The anti-abortion group National Right to Life Committee called a proposed Democratic constitutional amendment to reform campaign finance a "naked attempt" to keep incumbents in office, and urged senators to oppose it. 

The group wrote a letter to senators saying it would score the vote on its annual scorecard as one to "restrict and criminalize speech that is critical of their positions and votes on crucial public policy issues, including abortion."

Senate Majority Leader Harry ReidHarry ReidOPINION | 5 ways Democrats can win back power in the states THE MEMO: Trump's base cheers attacks on McConnell It's time for McConnell to fight with Trump instead of against him MORE (D-Nev.) has vowed to schedule a vote on the amendment introduced by Sen. Tom UdallTom UdallWhat veterans have to lose in Trump’s national monument review Overnight Energy: House passes Russia sanctions deal with oil, gas fix Dem bill would ban controversial pesticide MORE (D-N.M.) and sponsored by more than 40 Democrats. The proposal is almost universally opposed by Republicans and has little chance of passing.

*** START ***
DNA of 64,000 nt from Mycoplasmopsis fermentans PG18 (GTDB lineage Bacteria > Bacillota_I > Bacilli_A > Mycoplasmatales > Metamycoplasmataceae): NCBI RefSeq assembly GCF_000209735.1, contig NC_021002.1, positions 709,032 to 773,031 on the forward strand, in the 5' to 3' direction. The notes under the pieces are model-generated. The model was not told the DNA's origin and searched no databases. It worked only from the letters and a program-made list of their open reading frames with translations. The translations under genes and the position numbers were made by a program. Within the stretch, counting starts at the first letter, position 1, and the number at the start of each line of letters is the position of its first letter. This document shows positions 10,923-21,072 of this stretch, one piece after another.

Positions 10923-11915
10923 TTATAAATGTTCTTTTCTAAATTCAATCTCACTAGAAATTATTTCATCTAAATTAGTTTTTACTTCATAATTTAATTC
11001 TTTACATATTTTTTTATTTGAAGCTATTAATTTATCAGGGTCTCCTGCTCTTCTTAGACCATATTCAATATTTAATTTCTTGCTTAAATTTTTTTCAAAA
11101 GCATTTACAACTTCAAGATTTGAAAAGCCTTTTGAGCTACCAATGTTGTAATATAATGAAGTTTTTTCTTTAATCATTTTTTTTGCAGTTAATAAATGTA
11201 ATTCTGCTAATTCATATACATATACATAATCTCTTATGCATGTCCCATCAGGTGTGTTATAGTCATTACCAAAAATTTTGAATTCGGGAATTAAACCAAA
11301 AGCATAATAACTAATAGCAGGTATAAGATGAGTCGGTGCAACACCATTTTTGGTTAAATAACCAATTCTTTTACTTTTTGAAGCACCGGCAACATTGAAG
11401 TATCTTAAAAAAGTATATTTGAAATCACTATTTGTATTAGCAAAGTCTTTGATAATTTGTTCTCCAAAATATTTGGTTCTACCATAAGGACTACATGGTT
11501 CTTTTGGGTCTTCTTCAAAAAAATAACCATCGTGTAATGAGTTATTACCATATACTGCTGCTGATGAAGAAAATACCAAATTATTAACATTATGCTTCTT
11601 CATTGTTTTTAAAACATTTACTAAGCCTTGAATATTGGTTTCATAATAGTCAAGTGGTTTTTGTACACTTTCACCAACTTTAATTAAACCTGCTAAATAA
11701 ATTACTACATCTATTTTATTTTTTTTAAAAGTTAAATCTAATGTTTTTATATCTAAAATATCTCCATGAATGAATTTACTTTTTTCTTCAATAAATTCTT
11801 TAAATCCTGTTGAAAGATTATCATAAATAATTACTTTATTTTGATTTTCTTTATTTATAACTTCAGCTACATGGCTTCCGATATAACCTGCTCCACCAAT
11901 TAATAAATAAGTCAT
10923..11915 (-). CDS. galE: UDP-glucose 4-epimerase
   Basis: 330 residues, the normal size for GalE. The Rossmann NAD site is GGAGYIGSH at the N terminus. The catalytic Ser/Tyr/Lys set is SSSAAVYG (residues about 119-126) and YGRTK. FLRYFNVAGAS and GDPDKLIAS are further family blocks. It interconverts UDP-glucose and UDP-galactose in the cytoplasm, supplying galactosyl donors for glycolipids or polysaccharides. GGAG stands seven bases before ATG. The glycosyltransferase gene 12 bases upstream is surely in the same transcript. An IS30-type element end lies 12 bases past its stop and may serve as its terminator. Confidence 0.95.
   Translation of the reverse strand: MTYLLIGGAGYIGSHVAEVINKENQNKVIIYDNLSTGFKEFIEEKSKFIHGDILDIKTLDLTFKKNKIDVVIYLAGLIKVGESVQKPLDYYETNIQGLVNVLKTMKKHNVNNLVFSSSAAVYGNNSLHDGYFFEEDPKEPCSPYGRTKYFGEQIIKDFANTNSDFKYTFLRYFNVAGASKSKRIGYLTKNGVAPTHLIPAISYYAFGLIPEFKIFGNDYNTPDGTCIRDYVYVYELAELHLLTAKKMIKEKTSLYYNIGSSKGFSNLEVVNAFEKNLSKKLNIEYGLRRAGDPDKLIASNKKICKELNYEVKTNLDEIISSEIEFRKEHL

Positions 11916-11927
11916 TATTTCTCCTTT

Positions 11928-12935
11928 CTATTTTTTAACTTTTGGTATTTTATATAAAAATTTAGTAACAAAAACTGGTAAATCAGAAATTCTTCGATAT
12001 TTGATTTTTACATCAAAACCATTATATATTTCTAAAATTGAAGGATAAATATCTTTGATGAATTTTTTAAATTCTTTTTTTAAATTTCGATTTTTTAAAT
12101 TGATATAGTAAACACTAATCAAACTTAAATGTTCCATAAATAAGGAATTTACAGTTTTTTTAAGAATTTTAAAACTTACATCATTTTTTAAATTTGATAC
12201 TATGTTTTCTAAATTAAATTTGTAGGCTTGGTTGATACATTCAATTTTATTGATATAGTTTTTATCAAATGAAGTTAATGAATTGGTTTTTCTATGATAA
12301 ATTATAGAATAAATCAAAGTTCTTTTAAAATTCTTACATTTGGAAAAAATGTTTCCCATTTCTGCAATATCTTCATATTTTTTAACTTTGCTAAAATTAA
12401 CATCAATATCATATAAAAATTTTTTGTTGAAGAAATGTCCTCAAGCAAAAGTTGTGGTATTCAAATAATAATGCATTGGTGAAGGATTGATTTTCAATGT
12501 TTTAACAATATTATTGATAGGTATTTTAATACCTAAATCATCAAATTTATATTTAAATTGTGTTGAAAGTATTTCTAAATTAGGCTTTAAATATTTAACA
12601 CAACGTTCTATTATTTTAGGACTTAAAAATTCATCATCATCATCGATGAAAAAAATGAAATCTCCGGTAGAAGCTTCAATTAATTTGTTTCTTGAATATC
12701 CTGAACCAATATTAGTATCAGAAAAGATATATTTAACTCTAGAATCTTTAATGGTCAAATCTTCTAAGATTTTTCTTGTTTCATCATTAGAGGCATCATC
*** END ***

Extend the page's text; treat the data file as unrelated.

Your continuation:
The proposal aims to give Congress and the states the power to regulate campaign finance — including outside spending. It is a reaction to a pair of Supreme Court decisions that loosened regulations on unlimited outside spending and fundraising on federal races. 

The group said the amendment would "cut the heart out of the First Amendment” and would allow lawmakers “to prohibit any criticism, direct or indirect, from issue-oriented citizen groups of any ideological stripe," including its own. 

The group said the amendment would give authority to regulate every mode of communication. It also blasted a clause in the amendment that explicitly protects the press.

The clause reads: "Nothing in this article shall be construed to grant Congress the power to abridge the freedom of the press."

The group derided the distinction between the press and all kinds of speech, saying the clause would give lawmakers the power to determine who qualifies as a member of the press. 

"This clause, given the context, actually makes the proposal even worse, because it effectively confers on officeholders the power to define what types of media/entertainment corporations qualify for privileged status as designated “press," according to the group.